Robyn Fleming (revena) wrote,
  • Mood: nostalgic

Game Covers Women Want to See Meme

I've been meaning to do my answer for the "Game Covers Women Want to See Meme" for ages. Finally getting around to it tonight! Here's what it's all about - a while back, Brand Robins, posting at Yudishthira's Dice, said the following:

Ladies, what RPG covers (or interiors) have you seen that involve a woman in the art that make you say, “I want to play that” or, just as good “I want to play her.” Or that make you feel like it is a game you could like, or be included in by a group of guys you’d never met and whose maturity you didn’t neccisarily know?

And then tekanji turned it into a meme:

1. Copy the text of the original challenge from Yudhishthira’s Dice and give a proper link attribution.
2. Copy these rules exactly (including any links).
3. Find images of game covers (interiors are okay, too) that make you want to play the game. Any kind of game — video game, card game, tabletop RPG, etc — is fine. Post them and include a short (or long) explanation on why the image makes/made you want to play the game.
4. The original challenge is about finding out what women think about how game art is marketed and therefore it is targeted at women. I’d like to keep it that way, please.
5. You can tag as many or as few people as you want. You do not need to be tagged to participate in the meme.
6. When you make your post, please post the link on this thread so we can all see what others have said.

So here are a few covers that I've gotten excited about over the years:



This was the first computer game that I really wanted to play. The main character was a girl! And she was on the box and everything! SO COOL.

And thus began my long-lasting love of Sierra games.

Another King's Quest title also had a cover that made me want to play it desperately, again because it featured women as main characters and, more specifically, one female character that I already knew and liked:



If I'm remembering correctly, I ended up receiving this game as a Christmas present after talking it up for a long time (it may have been something that was given to me and Erik as a joint present, but I have a sense that it was just for me). I was SO. EXCITED. to play - and couldn't, because our external CD drive was too slow. Happily for me, Dad decided that it was high time for an upgrade, and a few days later I was happily immersed in getting totally stuck and... not ever finishing the game (it'll be interesting to see if I can finish it now that I'm 24, when I get around to playing it again).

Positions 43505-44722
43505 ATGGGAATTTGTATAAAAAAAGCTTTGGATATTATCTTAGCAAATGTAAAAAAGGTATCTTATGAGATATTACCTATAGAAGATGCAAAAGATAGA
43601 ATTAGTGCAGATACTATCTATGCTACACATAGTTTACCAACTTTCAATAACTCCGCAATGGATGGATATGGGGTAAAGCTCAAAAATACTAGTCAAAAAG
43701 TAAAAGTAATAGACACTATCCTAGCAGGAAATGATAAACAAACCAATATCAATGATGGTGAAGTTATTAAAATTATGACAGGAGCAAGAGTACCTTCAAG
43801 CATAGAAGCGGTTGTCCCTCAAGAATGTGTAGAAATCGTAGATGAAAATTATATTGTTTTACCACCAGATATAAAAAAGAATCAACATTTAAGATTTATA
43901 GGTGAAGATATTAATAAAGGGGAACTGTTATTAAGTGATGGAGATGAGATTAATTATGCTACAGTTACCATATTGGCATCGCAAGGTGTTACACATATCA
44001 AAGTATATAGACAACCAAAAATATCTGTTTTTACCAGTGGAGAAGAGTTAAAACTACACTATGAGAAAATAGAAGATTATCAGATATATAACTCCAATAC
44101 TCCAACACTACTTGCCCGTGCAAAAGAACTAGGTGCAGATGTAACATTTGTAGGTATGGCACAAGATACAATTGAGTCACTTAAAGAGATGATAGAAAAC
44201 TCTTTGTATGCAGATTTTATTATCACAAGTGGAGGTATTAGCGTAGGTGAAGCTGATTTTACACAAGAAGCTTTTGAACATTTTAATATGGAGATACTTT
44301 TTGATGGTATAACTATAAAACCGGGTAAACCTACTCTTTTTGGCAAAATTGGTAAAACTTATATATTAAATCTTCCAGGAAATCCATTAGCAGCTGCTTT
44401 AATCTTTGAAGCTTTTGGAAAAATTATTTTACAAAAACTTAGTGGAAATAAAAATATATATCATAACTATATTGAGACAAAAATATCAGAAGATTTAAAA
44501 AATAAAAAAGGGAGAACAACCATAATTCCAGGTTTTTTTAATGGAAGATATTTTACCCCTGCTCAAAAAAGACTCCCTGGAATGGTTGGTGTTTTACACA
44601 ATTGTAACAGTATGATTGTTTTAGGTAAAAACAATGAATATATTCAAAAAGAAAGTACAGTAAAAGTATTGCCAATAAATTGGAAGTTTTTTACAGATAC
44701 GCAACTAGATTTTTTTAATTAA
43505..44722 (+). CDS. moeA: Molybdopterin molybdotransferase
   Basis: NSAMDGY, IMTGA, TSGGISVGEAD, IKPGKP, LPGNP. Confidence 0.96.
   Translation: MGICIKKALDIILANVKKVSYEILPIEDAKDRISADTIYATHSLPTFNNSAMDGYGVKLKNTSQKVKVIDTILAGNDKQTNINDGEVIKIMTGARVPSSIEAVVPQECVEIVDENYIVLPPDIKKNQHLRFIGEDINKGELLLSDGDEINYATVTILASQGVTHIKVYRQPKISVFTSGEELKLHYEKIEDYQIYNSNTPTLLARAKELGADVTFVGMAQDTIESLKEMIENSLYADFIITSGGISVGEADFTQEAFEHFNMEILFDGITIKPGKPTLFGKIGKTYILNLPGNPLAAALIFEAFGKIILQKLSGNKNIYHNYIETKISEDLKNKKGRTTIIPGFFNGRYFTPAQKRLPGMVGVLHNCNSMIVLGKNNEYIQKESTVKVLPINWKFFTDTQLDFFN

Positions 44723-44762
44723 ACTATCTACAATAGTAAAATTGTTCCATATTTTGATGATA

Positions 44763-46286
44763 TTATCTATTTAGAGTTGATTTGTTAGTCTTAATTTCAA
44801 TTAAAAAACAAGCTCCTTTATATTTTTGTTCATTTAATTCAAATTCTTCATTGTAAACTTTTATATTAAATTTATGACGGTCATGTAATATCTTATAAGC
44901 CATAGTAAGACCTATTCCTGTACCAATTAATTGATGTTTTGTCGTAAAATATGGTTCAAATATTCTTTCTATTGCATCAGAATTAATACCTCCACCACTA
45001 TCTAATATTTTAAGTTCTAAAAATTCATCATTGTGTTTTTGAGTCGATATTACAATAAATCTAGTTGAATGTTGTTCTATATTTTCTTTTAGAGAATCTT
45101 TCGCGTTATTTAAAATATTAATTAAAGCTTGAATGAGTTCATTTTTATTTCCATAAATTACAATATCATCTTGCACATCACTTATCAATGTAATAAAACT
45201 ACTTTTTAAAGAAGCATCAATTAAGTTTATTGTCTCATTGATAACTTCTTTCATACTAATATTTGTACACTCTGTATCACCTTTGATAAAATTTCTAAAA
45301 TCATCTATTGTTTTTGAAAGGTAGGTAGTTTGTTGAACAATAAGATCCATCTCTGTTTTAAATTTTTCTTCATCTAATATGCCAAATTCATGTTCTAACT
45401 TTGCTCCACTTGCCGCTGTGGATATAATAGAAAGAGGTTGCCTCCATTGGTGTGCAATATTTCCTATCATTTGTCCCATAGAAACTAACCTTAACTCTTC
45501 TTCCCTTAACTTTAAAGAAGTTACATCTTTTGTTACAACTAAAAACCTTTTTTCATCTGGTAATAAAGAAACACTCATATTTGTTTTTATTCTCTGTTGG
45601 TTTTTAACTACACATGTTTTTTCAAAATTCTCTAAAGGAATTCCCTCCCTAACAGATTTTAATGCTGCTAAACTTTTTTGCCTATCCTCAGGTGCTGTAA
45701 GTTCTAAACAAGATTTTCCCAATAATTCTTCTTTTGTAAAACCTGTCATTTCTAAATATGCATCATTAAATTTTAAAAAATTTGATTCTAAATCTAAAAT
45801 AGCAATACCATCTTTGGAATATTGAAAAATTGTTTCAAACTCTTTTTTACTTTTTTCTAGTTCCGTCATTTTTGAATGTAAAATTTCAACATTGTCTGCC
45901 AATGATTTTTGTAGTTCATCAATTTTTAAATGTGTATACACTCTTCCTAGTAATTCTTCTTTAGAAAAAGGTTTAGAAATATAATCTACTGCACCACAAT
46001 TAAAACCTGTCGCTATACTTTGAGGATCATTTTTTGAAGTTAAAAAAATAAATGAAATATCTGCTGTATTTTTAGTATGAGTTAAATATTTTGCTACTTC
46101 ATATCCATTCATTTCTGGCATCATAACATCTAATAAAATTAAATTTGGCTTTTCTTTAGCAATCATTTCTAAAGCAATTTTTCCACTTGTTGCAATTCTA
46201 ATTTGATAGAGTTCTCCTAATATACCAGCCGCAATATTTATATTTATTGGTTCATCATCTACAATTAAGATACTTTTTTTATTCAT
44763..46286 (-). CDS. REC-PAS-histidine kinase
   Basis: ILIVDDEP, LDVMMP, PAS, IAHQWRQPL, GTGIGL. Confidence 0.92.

I don't remember being particularly moved with that "zomg want to play!" urge by any gaming covers (for any kind of game) for a long time, after that. The next one was for a tabletop RPG, and it looked like this (there are no women in this cover art, but I'm including it anyway, because of how it made me feel):



My brother was putting together a Shadowrun game, and as soon as I looked at his sourcebooks and saw that cover, I knew I had to play a decker. The experience of actually playing a decker was kind've a disappointment (much like the frustrating KQVII, there was a constant sense that my thinking was somehow just not quite aligning with that of the game designers), but I was so jazzed up by that sourcebook that I spent weeks before the game started doodling pictures of what my decker character looked like, and imagining an elaborate backstory for her. And that was certainly fun.

The next cover after that which got me excited to play something is one that seems to have had a similar effect on lots of women:



I saw the cover for Dungeon Siege for the first time when I was at a time in my life where I'd grown aware enough of the conventions of my chosen geeky hobbies to know that seeing a woman in armor on a gaming product without any cleavage showing was something important. The character on the box did not look like a prize to be won, or an object to be admired. She looked like a main character - one who was about to kick someone's ass.

I think that was the first video game I bought for myself that wasn't some kind of sim (I was big into pretend fish tanks when I was a preteen, for some reason), and I agonized over getting it to run on my Dad's computer. It's another one I never managed to finish - but I had a great time creating my ass-kicking female character and doing what I could with an insufficient graphics card and memory, before my brother "borrowed" the game (which I've not seen since).

I've got a bargain-bin copy of Dungeon Siege sitting on my desktop right now, just waiting for me to give it another try.

The last cover I managed to track down a picture of which really got me excited about playing a game is this one (again with the no women - but still an awesome cover):



That was the book that made me feel happy about upgrading to D&D 3.5. Dragons, you guys! A whole book about dragons! I don't know that I need to say any more about that.

So, to sum up - I like cover art that has women main characters on it. I like cover art that gets me excited about the fantasy world inside the game, without turning me off by making me feel excluded right off the bat (having no human characters at all seems to be preferable to having only men). And I like dragons.

I'm not going to tag anyone specifically, but if you're a woman who games and hasn't done this meme yet, think about it - it's kinda fun, and also thought-provoking.

Another thing to think about, if you're interested in this women-and-games stuff, is writing a piece for Cerise, and/or getting involved with the IRIS forums. I'm having so much fun with that community - I'd love to see more of you over there.
Tags: d&d, geek
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